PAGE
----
KIRSTEN POWERS, CNN POLITICAL ANALYST: And another thing they have said is that it was a long time ago and maybe he's a different person now. And this was a long time ago. So, I think it falls into the same category with them. And look, we have had a President that this happened to. It was Bill Clinton. I mean, he had an affair and he said it didn't happen, you know, with Jennifer Flowers. He lied about it.

So, I don't think that this is something that we haven't seen before. And I'm just going to be consistent. When it was Bill Clinton, I said it didn't have any bearing on anything. It was between him and Hillary. And I think this is between Melania and Donald Trump. And I don't really understand what Miss McDougal is trying to accomplish. I mean, even the catch and kill thing she sat there and said, she was happy they didn't run the story.

So, she said she didn't want the story to come out. She says that she doesn't want to hurt Melania or the family. And yet she sits here and has this hour long conversation talking about this. So, I'm just in a total loss to understand what, again, what is the end game here. What is she trying to do?

JAMES SHULTZ, FORMER TRUMP WHITE HOUSE LAWYER: In terms of the lawsuit, this is the bogus lawsuit. There was an offer, acceptance, consideration. She didn't like the deal. And I have to disagree with you governor respectfully, in that there's no way there's an FEC violation here. This is even more attenuated to this Stormy Daniels issue. There was a payment by a company, a payment that goes -- that people admit happened time and time again. It's consistent with what happens in the industry. To say that's a pay off to influence the outcome --

COOPER: It is entirely illegal to have a contract between, in the case, this magazine and her that may benefit Donald Trump, but he is not necessarily named it in it. That's entirely illegal.

SCHULTZ: Correct. Right, there's no indication that this is an FEC violation, whatsoever.

GRANHOLM: Well, except for the timing is a little suspect to don't agree. I mean you have to agree that a couple of months before the general election, they don't want her talking. And they pay off to have this story killed. That is a benefit to him, that the benefit is quantifiable.


SCHULTZ: -- made these types of payments that happened with other individuals?

GRANHOLM: How often has AMI executive -- chief executive been a friend with Donald Trump and how often have they done it on behalf of a President? Probably never.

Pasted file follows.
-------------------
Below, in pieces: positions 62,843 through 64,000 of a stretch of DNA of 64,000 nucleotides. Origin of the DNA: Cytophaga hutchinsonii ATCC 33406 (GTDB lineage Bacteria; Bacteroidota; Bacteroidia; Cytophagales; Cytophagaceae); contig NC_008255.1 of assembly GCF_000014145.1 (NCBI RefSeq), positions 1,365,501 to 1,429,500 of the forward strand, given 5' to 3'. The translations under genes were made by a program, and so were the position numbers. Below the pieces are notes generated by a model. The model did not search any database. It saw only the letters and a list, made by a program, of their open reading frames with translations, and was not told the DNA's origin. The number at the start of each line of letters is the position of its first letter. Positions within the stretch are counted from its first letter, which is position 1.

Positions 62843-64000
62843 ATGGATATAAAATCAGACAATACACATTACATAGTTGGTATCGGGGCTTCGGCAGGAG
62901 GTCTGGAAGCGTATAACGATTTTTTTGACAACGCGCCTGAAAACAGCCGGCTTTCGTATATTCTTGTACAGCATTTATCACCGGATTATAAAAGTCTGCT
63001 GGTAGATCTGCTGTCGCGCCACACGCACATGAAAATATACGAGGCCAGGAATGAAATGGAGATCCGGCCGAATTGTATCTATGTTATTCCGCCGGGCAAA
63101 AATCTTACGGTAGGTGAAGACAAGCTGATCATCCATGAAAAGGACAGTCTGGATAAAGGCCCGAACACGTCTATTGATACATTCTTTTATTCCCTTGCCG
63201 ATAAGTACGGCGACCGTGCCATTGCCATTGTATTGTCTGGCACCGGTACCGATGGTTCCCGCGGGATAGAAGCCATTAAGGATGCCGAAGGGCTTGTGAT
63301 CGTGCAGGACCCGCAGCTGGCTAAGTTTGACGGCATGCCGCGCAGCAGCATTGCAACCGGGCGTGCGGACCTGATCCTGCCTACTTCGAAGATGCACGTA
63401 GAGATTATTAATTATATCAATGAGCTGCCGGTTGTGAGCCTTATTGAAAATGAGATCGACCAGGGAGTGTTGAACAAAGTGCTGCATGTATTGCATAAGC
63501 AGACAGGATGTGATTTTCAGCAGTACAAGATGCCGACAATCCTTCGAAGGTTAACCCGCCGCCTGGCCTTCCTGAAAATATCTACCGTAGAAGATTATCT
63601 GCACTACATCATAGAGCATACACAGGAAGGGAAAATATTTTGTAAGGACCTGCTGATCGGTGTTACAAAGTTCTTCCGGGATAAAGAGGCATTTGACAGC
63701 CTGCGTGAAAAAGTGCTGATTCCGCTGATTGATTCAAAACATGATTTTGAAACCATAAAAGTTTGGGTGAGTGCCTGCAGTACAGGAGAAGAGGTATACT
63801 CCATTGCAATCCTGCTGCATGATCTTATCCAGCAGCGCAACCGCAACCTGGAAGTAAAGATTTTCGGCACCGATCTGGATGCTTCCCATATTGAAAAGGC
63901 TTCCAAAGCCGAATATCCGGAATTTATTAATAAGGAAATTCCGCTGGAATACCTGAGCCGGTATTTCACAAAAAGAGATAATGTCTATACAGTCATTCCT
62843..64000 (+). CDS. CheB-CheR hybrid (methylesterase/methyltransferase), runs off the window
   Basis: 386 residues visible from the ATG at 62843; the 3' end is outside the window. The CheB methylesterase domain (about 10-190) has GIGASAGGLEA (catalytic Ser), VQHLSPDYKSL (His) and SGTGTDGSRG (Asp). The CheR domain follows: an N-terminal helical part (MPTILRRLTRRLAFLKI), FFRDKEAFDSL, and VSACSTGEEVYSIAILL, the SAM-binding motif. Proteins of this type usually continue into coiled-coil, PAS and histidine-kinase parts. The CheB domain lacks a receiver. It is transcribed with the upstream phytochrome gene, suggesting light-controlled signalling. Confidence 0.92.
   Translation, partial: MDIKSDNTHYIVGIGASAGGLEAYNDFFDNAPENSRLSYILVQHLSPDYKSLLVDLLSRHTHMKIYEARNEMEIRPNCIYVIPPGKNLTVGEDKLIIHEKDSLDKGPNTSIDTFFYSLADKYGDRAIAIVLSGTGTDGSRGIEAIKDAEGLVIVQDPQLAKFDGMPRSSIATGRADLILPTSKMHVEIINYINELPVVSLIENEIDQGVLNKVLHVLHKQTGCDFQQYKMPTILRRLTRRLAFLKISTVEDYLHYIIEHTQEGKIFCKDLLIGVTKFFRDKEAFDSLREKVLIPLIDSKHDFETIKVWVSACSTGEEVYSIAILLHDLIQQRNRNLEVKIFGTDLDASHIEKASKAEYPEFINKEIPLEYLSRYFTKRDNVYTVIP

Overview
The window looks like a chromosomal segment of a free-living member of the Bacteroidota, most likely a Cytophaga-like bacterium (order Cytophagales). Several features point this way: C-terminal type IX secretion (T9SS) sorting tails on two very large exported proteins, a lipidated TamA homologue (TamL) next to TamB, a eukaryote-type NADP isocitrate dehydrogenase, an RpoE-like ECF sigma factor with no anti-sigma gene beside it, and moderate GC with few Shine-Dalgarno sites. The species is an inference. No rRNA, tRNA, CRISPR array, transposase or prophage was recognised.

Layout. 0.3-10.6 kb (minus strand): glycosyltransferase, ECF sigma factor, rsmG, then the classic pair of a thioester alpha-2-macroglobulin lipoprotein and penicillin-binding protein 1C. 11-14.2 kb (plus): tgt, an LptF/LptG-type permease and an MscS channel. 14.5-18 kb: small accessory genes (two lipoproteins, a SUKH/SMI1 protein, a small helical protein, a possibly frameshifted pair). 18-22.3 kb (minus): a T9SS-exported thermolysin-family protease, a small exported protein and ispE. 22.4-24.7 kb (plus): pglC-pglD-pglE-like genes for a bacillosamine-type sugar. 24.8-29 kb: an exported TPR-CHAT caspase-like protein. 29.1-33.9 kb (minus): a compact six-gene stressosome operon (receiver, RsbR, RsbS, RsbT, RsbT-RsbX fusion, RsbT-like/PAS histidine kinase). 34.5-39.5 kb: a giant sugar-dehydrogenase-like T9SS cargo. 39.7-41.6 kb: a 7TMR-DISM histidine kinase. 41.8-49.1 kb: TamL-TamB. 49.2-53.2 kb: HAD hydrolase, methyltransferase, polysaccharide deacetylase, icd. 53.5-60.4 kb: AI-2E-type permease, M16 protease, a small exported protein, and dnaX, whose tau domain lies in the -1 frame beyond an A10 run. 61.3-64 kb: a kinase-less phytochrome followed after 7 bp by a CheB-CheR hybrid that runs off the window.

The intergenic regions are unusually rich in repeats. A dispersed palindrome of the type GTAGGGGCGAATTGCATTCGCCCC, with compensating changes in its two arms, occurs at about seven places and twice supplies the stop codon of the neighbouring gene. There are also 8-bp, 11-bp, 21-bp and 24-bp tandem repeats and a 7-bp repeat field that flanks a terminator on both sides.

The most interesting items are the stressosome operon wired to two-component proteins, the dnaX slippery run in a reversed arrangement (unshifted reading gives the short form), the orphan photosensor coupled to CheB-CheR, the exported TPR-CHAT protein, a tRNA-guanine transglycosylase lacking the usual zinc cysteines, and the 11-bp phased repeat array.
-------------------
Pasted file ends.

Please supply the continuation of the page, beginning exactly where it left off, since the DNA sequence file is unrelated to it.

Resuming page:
POWERS: Because that is made as donation though, I think --

SCHULTZ: Just right back to John Edwards. That was settled with John Edwards, it's settled now. There's no FEC violence.

GRANHOLM: It's different from John Edwards.

COOPER: Scott.

[21:40:00] SCOTT JENNINGS, CNN POLITICAL COMMENTATOR: You know, I think if these things had come out during the campaign, it wouldn't have made a lick of difference here. I think he would have still won the election by the same margin. I see somebody in the interview tonight who have very much had an affection for Donald Trump, was in love with Donald Trump. Maybe thought they were going to get married. I think still has an affection, I voted for him. I never saw that side of him that we saw on the "Access Hollywood" tape. I still see someone who has warm feelings.

On the politics of this today, if you look at where the polling was in December and where it is today, both Trump and the Republican Party are in better shape.

In mid-December he was sitting in the high 30s today among register and likely voters. He is sitting at 42. He has take up in the last two weeks, Reuters has it 44 today. The Generic Ballot is about a six-point spread right now. And in a couple of polls that have come out recently, it's even less than that.

There have been people asking is this hurting Donald Trump. Is this hurting the Republican Party? Not, according the polling right now. I think these interviews may change the public relations dynamic. But this has not hurt the President one shred.

COOPER: David?

DAVID GERGEN, CNN SENIOR POLITICAL ANALYST: Well, I will start. I thought the interview was very well done. But I must say, I found it painful to watch. Just let me go back to Jennifer's point, having the President of the United States have his life -- the intimacy of his life. We have had other presidents have had affairs.